mardi, août 30, 2005

The Gambler, by Kenny Rogers (lyrics)

These are the lyrics to a classic country song by Kenny ROgers. Josh sent them to me today. I think as I write today and think about the world, that I realize how much I haven't taken these words to heart yet. I know I shuld. Someday I might live them really, but for now I keep telling myself over and over, hoping that repetition will teach me and I'll learn my lesson well.

On a warm summer’s evenin’ on a train bound for nowhere,
I met up with the gambler; we were both too tired to sleep.
So we took turns a starin’ out the window at the darkness
’til boredom overtook us, and he began to speak.

He said, son, I’ve made a life out of readin’ people’s faces,
And knowin’ what their cards were by the way they held their eyes.
So if you don’t mind my sayin’, I can see you’re out of aces.
For a taste of your whiskey I’ll give you some advice.

So I handed him my bottle and he drank down my last swallow.
Then he bummed a cigarette and asked me for a light.
And the night got deathly quiet, and his face lost all expression.
Said, if you’re gonna play the game, boy, ya gotta learn to play it right.

You got to know when to hold ’em, know when to fold ’em,
Know when to walk away and know when to run.
You never count your money when you’re sittin’ at the table.
There’ll be time enough for countin’ when the dealin’s done.

Now ev’ry gambler knows that the secret to survivin’
Is knowin’ what to throw away and knowing what to keep.
’cause ev’ry hand’s a winner and ev’ry hand’s a loser,
And the best that you can hope for is to die in your sleep.

So when he’d finished speakin’, he turned back towards the window,
Crushed out his cigarette and faded off to sleep.
And somewhere in the darkness the gambler, he broke even.
But in his final words I found an ace that I could keep.

You got to know when to hold ’em, know when to fold ’em,
Know when to walk away and know when to run.
You never count your money when you’re sittin’ at the table.
There’ll be time enough for countin’ when the dealin’s done.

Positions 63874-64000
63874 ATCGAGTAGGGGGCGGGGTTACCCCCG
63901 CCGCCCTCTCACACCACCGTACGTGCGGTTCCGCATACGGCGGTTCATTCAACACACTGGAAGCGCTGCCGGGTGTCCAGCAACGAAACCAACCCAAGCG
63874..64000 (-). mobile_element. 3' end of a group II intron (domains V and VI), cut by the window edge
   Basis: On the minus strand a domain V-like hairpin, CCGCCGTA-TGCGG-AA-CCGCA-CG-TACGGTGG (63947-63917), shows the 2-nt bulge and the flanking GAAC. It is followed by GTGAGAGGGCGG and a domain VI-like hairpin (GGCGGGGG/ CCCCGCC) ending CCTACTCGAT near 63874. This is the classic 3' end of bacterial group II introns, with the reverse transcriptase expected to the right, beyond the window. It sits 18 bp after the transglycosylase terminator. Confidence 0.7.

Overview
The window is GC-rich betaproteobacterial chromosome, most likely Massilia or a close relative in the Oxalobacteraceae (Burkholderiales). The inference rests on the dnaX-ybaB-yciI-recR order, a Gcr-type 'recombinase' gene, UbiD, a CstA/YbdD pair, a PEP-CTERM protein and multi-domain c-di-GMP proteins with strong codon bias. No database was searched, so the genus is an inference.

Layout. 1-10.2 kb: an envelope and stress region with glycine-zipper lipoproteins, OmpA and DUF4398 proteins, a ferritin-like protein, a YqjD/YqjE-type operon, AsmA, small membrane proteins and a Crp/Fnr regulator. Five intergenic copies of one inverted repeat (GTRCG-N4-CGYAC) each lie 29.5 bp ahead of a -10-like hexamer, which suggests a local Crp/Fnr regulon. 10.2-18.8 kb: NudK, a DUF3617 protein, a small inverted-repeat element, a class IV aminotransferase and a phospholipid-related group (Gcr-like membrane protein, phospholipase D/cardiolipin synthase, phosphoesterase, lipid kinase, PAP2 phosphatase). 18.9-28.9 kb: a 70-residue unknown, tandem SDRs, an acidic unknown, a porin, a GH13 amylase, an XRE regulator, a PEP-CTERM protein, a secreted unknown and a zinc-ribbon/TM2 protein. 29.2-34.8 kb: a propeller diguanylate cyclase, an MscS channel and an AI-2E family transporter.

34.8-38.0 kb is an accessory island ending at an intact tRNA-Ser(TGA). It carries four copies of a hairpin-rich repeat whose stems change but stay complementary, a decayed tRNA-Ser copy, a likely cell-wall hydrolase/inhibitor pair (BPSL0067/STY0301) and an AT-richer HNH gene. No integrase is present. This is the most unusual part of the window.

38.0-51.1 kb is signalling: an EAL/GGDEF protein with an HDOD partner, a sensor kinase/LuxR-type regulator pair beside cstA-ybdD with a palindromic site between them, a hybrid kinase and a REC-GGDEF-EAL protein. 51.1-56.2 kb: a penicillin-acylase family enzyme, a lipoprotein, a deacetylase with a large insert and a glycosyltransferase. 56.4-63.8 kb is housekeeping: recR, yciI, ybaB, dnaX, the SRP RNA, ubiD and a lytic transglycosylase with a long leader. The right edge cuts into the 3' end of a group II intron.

You got to know when to hold ’em, know when to fold ’em,
Know when to walk away and know when to run.
You never count you r money when you’re sittin’ at the table.
There’ll be time enough for countin’ when the dealin’s done.

lundi, août 29, 2005

fun tidbits off the newsline

This article of the AP newline is kind of fun, I excerpted the super cold and the PVC part.. the PVC bit had me laughing...

Almanac Warns of 'Polar Coaster' Winter By JERRY HARKAVY, AP
LEWISTON, Maine (Aug. 28) - Get your sweaters, mittens and hats ready. The Farmers' Almanac warns that the coming winter will bring unusually sharp fluctuations in temperature, and says readers "may be reminded of riding a roller, or in this case, 'polar' coaster." "Mother Nature seems to be in the mood for some amusement this winter season," the almanac said in its 2006 edition, just off the presses.The coldest weather will be in the Northeast, which also will get plenty of snow, the almanac said. It predicts cold weather for the South and Mid-Atlantic regions and snowy but mild weather in the Great Lakes and Midwest.Parts of the Rockies and the Great Plains may have drier-than-normal weather, adding to the area's continuing drought, but wetter-than-normal weather is predicted for the Pacific Northwest and lower Texas.
mpkins get plenty of ink this year, first in recipes that include pumpkin pie, pumpkin gratin, pumpkin dip and pumpkin pancakes. But an article also describes how a hollowed-out pumpkin can be used as a boat, as is done each year at the Windsor-West Hants Pumpkin Festival and Regatta in Nova Scotia. Potential participants beware: "Your pumpkin, or personal vegetable craft (PVC) as they are known, can rarely be used twice due to structural ravages," the almanac says.

08/28/05 14:49 EDT